I’ve always been a huge fan of UniVibes. That mysterious haunting tone made famous by Hendrix, Trower and Gilmour is simply irresistible. However, the UniVibe’s large footprint is often a hassle for cramped pedal boards. The Dry Bell Vibe Machine promise to capture all the magic and lure of the classic tones with a few extras under the hood. All in a neat little box suitable for any pedal board. Here’s my review.
To say that I’m a fan of UniVibes is perhaps an understatement. I love them and can’t live without them. Machine Gun, Breathe, Bridge of Sighs… It doesn’t get any better that this. David Gilmour first started using UniVibes in early 1972 when Pink Floyd premiered and toured Eclipse – the suite that would later evolve into Dark Side of the Moon. Years later, the circuit was customized into a rack unit still featured in David’s rig.
The Vibe Machine is housed in a MXR-sized box with true bypass switching and 9V Boss-style adapter power feed. A smaller sized design allows the same four photocells opto-system of the original UniVibe to be fitted into a neat little box. By carefully testing and measuring the physics of the system, Dry Bell has come up with a pedal that’s quite impressive and unique.
The Vibe Machine is loaded with lots of cool features. It has two main controls for intensity, controlling the depth of the sweep, and speed. A mini toggle switch switches between vibrato and the more familiar chorus mode. A second toggle switch switches between bright and original mode. The original mode produces the same lo-fi throbbing sounds of the original UniVibe. The bright mode sets a higher input impedance, boosting the high mids and treble and creates a more dynamic tone that works especially well with low output single coils and large tone draining pedal boards.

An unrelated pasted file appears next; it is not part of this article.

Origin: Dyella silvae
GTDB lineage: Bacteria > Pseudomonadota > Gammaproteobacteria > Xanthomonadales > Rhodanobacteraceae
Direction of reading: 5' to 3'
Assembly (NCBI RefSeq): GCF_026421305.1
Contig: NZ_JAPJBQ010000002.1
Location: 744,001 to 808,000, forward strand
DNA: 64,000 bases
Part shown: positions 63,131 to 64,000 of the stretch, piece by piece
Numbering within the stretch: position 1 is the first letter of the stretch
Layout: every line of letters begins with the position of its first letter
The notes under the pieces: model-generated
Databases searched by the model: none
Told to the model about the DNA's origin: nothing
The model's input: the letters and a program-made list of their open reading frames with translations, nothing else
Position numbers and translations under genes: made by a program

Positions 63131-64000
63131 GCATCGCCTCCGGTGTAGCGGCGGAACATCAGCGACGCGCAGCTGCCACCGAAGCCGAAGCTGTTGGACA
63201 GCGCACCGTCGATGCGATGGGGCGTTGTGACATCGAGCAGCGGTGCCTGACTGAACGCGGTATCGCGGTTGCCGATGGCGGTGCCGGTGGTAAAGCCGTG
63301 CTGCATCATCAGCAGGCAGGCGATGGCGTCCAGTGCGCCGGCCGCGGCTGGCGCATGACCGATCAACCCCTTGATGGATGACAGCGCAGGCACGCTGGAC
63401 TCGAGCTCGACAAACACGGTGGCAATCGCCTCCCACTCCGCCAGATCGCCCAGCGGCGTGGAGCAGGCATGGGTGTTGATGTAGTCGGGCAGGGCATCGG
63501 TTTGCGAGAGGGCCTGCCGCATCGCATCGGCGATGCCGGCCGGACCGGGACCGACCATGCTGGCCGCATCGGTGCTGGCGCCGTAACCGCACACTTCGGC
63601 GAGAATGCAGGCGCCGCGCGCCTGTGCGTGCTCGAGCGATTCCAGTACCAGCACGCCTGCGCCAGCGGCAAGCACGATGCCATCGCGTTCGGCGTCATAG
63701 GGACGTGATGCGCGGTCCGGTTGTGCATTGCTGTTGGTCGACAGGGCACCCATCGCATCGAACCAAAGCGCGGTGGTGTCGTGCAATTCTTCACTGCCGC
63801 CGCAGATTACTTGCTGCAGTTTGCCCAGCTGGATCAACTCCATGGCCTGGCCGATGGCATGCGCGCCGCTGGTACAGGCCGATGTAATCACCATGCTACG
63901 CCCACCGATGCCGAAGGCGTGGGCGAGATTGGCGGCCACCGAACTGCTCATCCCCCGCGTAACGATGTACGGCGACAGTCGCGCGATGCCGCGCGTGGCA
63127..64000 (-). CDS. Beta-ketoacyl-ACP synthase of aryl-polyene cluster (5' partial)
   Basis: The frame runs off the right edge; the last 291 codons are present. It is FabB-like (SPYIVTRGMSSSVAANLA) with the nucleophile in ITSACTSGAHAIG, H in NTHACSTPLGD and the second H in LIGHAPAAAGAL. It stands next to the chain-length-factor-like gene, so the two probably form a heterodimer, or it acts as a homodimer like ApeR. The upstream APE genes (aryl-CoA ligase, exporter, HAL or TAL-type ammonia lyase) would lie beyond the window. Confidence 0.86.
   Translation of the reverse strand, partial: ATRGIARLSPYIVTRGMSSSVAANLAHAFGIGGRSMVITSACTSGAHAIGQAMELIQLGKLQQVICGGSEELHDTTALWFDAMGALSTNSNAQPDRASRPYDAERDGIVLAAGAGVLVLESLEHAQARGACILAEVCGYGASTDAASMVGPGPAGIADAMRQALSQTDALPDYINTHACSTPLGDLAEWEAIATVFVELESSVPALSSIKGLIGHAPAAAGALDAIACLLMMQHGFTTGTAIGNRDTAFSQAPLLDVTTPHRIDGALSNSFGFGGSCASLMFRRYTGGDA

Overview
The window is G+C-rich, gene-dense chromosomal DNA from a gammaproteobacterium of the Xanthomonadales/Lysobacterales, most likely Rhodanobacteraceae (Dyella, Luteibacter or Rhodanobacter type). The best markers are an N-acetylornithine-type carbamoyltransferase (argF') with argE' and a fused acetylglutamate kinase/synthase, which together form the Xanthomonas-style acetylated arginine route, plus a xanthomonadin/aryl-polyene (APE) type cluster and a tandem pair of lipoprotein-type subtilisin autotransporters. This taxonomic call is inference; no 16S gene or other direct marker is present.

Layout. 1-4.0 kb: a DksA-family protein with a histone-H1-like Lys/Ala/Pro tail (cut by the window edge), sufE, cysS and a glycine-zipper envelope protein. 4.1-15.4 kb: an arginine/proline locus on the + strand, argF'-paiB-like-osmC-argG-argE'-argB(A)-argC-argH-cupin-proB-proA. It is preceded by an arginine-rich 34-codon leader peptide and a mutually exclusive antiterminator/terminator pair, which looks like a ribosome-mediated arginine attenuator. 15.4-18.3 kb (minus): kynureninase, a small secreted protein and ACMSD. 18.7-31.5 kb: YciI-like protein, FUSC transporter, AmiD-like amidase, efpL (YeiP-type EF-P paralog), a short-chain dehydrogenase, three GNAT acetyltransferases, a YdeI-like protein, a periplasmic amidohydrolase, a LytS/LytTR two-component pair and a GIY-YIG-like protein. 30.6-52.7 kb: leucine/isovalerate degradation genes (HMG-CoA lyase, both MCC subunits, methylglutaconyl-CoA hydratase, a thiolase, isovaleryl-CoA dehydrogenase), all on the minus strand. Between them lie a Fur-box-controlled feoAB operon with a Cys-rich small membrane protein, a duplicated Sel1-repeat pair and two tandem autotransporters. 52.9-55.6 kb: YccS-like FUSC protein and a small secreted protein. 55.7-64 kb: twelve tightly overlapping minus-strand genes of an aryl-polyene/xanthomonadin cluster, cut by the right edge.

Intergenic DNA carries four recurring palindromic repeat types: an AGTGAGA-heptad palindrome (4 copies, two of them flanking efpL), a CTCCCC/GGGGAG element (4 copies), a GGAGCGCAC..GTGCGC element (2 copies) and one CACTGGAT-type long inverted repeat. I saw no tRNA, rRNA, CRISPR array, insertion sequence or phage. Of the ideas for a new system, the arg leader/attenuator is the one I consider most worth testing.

Located on the side of the pedal there are three trim pots allowing you to adjust the symetry, the range of the intensity control and the master volume (reduce up to 4dB). There’s also a second input for expression pedal for controlling the speed just like on the original UniVibe. Any expression pedal will do (100 kOhm pot recommended). Inside the pedal there are two jumper switches. One switching between buffered or original Uni-Vibe output circuit and a second switch that sets the speed ramp for the expression pedal just like on a real Leslie.
I’ve lost count over how many different UniVibes I’ve played over the years. Some of them are very true to the original while others offer something different with more or less success. I must admit that I was a bit skeptic when I first heard about the Vibe Machine. Yet another clone cramped into a small box that didn’t live up to its name? Well, I was wrong. This is the real deal.
I’ve always preferred brighter sounding UniVibes. It works best for my setup. However, the original mode sounds incredibly open and lush and blends nicely with overdrives and more aggressive distortions. The bright mode is my favourite though. With the intensity at about noon the Vibe Machine will produce those huge Hendrix tones even on the lowest amp volume levels. Add a bit of tube gain and you’re on your way to Woodstock! As you can hear from the featured clip, the Vibe Machine also manages to stay focused and balanced even at the fastest speed rates.
The Vibe Machine is definitely one of the better UniVibes I’ve played and with its smaller footprint it will be welcomed with cheering applause to my pedal board. Whether you want Gilmour, Hendrix or just a great sounding vibe pedal, the Vibe Machine will deliver! Check out DryBell.Com for more details.
The Vibe Machine was tested for both stage and home setups with a Reeves Custom 50 and a Laney L20 with both single coils and humbuckers.